Cub Scouts And Masculinity

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While I didn't participate in organized sports in my youth, I did become involved an organization that is commonly regarded as a cornerstone of masculine childhood socialization, the Cub Scouts. I do not recall if I joined of my own volition or if I had been encouraged to do so by my parents. Looking back, I can see how I might initially have perceived Cub Scouts as the "in thing" to do, but I can also see how my parents, like many other parents, may have been encouraged to involve their sons in activities such as this. My scout troop was small because of the area where I lived. It was just me, Gus (a boy who was even more of an outsider than myself), and Brian (whose dad was our pack leader). Such a small pack was limited in the activities it could undertake. I remember the occasional craft projects and the emergence of my competitive nature as I sought various beads and patches that marked one's ranking and skill as a scout. As the years passed, I obtained quite a few badges, but I did not find the overall experience fulfilling.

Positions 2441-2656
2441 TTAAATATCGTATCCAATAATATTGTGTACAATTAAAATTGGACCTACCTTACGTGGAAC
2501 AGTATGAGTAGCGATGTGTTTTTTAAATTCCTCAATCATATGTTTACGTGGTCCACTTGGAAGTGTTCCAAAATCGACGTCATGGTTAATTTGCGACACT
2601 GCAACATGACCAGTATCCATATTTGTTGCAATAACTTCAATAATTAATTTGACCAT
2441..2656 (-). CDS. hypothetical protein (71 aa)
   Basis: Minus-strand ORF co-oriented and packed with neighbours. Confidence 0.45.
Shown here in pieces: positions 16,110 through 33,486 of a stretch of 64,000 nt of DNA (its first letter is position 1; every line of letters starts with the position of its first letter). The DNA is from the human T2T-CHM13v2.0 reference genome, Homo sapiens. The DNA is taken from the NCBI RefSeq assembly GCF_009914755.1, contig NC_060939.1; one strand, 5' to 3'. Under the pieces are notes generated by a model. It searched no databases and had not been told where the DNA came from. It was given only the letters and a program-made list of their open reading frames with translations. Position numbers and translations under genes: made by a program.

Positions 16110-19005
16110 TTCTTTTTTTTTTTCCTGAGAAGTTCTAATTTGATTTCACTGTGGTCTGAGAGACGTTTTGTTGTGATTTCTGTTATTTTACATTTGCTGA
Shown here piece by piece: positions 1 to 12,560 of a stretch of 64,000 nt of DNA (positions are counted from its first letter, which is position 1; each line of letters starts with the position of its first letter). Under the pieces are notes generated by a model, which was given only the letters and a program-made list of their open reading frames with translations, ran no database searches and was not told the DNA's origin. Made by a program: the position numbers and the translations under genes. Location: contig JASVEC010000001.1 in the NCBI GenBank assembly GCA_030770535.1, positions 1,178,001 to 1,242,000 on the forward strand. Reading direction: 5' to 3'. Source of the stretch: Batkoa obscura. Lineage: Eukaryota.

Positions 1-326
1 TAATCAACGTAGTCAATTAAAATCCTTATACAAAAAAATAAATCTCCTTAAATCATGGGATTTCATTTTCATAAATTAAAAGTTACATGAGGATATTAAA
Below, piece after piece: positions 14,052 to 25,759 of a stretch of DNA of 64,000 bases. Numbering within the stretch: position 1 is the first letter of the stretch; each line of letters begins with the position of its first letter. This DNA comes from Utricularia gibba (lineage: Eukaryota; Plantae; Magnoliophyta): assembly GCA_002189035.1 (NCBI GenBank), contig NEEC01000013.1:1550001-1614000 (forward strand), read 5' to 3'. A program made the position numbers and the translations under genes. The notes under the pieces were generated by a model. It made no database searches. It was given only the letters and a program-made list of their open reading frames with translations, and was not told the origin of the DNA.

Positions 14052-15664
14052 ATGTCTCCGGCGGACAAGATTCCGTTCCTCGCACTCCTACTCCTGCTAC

While "character development" is the first purpose of scouting, I do not know if I experienced much of this within the scouts or if, instead, I was encouraged to regard certain behaviors, activities, and characteristics as masculine and thus appropriate, or feminine and thus inappropriate. There were many conflicting messages in this regard. While we primarily participated in "masculine" activities such as woodworking, nature and environmental appreciation, and various competitions such as the building and racing of small wooden cars, we also had an annual cake-baking contest. Fathers and sons were to bake cakes without the help of a mother to raise funds for the troop. At the time, I did not understand why my mother wasn't allowed to help with the cake. I felt that since my mother did most of the cooking and baking at home, she would be the appropriate parent for the task. In other scouting tasks, such as seeking patches, my mother was able to help, so why couldn't she here? The annual cake-baking contest was in many respects a magnified moment, an affirmation for me that men and women were in opposition in our society. To be a real man meant to be separate and independent of girls. Any task a woman could do, a man could do better—if he wanted to.

I eventually left the Cub Scouts, just before advancing to Boy Scouts. My parents encouraged continued participation, but I asserted that I was not enjoying the activities, especially given the shortcomings that resulted from my troop's small size. My parents sympathized and allowed me to make the final decision; I always appreciated the choices they allowed me to make.

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